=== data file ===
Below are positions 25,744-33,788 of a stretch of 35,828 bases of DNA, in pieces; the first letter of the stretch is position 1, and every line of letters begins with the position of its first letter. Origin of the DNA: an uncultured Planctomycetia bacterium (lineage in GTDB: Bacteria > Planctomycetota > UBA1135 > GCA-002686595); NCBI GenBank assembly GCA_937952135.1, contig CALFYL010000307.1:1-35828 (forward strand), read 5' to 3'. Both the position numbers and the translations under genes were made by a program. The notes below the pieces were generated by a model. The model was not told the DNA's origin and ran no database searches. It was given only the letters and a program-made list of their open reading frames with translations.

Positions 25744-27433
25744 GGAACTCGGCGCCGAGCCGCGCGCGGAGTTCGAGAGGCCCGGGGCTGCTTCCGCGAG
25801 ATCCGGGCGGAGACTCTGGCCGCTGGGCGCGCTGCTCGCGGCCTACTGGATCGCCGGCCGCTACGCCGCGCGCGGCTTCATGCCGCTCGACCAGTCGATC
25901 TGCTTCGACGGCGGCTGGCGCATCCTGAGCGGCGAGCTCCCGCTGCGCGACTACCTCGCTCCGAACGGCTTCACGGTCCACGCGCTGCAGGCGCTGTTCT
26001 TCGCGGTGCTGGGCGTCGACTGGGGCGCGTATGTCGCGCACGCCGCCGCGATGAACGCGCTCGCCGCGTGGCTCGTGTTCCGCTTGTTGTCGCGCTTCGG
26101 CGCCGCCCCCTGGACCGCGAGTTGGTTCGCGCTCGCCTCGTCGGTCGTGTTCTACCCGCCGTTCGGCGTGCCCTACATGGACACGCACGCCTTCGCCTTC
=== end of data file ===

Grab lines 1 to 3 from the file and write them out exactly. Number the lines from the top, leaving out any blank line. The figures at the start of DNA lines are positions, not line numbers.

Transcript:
Below are positions 25,744-33,788 of a stretch of 35,828 bases of DNA, in pieces; the first letter of the stretch is position 1, and every line of letters begins with the position of its first letter. Origin of the DNA: an uncultured Planctomycetia bacterium (lineage in GTDB: Bacteria > Planctomycetota > UBA1135 > GCA-002686595); NCBI GenBank assembly GCA_937952135.1, contig CALFYL010000307.1:1-35828 (forward strand), read 5' to 3'. Both the position numbers and the translations under genes were made by a program. The notes below the pieces were generated by a model. The model was not told the DNA's origin and ran no database searches. It was given only the letters and a program-made list of their open reading frames with translations.

Positions 25744-27433
25744 GGAACTCGGCGCCGAGCCGCGCGCGGAGTTCGAGAGGCCCGGGGCTGCTTCCGCGAG